A 21-year-old Florida man thought he had recovered from a mild case of COVID-19, and then he wound up in the hospital as his organs began shutting down.
Spencer Rollyson, of Canaveral Groves, tested positive for the coronavirus in May, but he started getting back to normal life after experiencing mild symptoms and then testing negative after those went away, reported WESH-TV.
"Little bit of a cough, a slight fever of 99.4, I think, for the first couple of days and then after that, I lost smell for about two and a half weeks and that was my only symptom for the entire two weeks," Rollyson said. "On May 21 is the day I got my negative tests results finally."
Rollyson went back to work for his family's business at that point, but soon afterward he started experiencing symptoms again.
“I work outside, and I was wearing a jacket and it was 96 degrees outside and I was still cold,” he said. “I was sick again, on June 11 is when I started feeling it again. My fever ended up getting up to 103.4 for, like, two days."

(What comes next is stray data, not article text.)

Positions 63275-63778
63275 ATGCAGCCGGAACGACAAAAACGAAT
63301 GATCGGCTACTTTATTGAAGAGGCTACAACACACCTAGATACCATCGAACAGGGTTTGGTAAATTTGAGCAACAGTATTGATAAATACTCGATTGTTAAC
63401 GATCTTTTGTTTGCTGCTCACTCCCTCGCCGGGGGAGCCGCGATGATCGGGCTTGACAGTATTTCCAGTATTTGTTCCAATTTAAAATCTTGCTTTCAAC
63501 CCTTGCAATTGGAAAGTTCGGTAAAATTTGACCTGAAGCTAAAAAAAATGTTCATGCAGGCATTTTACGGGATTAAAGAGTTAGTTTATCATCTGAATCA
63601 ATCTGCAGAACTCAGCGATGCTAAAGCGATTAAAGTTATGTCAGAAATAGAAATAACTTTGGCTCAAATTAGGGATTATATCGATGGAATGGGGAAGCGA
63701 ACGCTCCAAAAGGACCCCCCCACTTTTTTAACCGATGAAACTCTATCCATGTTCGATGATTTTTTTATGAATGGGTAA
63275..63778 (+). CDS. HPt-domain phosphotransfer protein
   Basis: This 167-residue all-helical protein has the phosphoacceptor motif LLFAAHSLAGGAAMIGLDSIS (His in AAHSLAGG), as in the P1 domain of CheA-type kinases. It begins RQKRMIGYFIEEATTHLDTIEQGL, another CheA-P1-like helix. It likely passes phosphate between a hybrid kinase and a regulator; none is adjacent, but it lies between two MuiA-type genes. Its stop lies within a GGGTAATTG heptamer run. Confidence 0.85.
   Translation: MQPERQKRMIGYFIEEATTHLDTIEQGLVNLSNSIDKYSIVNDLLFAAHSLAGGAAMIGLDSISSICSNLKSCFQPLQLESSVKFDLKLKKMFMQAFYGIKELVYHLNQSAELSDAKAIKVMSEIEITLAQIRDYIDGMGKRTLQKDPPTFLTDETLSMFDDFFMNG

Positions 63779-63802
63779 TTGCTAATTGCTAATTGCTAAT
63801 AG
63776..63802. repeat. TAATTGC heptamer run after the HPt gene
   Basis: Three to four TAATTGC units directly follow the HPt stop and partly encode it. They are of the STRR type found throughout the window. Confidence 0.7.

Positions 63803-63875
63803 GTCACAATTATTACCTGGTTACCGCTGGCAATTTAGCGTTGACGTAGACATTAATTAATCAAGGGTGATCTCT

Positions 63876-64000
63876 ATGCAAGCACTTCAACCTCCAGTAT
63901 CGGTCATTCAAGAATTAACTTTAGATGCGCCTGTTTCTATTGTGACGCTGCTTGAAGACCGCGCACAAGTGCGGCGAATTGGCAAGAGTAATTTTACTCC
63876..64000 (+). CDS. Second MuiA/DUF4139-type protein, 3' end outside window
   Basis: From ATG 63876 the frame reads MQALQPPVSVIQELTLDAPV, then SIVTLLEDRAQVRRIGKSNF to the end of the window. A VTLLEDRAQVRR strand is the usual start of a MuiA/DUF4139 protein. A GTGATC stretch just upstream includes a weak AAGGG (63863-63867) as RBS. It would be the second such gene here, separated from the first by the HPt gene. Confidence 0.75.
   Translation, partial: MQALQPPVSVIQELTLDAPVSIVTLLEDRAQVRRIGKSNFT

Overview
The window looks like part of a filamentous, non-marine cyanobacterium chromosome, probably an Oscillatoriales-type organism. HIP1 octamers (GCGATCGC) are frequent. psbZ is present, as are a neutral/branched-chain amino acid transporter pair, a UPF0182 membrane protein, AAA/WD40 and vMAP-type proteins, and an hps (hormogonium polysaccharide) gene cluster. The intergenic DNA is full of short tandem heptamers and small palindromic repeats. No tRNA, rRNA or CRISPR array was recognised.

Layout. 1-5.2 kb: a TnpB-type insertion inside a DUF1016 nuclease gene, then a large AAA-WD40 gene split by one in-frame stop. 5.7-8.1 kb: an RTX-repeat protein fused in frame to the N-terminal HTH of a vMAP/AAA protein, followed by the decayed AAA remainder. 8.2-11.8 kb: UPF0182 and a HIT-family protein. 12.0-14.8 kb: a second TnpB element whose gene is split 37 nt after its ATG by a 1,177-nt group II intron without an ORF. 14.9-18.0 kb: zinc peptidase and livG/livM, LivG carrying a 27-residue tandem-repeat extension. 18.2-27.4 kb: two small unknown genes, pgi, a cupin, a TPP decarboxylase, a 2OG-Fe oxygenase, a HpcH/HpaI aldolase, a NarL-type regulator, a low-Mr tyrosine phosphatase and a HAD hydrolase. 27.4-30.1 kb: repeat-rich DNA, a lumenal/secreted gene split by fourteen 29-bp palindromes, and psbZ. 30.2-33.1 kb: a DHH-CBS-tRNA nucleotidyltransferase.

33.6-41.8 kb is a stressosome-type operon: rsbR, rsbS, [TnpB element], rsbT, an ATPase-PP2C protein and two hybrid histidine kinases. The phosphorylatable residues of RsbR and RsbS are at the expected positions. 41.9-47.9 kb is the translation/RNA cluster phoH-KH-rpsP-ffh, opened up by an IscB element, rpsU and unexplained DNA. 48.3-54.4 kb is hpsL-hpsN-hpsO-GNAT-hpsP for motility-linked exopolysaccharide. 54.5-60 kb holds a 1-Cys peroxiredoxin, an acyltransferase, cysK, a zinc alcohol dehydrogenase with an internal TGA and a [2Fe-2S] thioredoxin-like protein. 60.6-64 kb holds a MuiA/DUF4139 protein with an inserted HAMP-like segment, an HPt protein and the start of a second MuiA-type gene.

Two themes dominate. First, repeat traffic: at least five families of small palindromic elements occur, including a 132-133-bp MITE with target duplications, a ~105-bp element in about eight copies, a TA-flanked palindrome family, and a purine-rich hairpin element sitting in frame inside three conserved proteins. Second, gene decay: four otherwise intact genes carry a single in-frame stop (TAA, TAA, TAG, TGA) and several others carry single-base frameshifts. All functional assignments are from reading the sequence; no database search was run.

He passed out during an online doctor's appointment and was taken to a hospital, where his heart and multiple other organs failed.
"Something from coronavirus weakened my immune system," Rollyson said, "which caused me to have all these other symptoms and to end up with sepsis and all that. I wasn't on a ventilator. I think it's called BiPAP. It's a mask that gets put on your face and it gets strapped on, and it basically does all the breathing for me."
Rollyson feared he would die, but he was treated and released five days later, although he still hasn't fully recovered nearly two months later.
“I shouldn’t get my heart rate up right now because it can lead to cardiac arrest,” he said.
Rollyson takes blood pressure medicine and continues to see a cardiologist for heart trouble, and he hopes others take the potentially deadly virus more seriously than he did.
"I thought it wasn't that big of a deal," he said. "That's the reason I posted on Facebook to my friends and family, take this seriously -- I'm 21 years old and have a great health record, no issues, and it almost took my life. There's no reason to take this lightly. I can't urge people enough to take it seriously."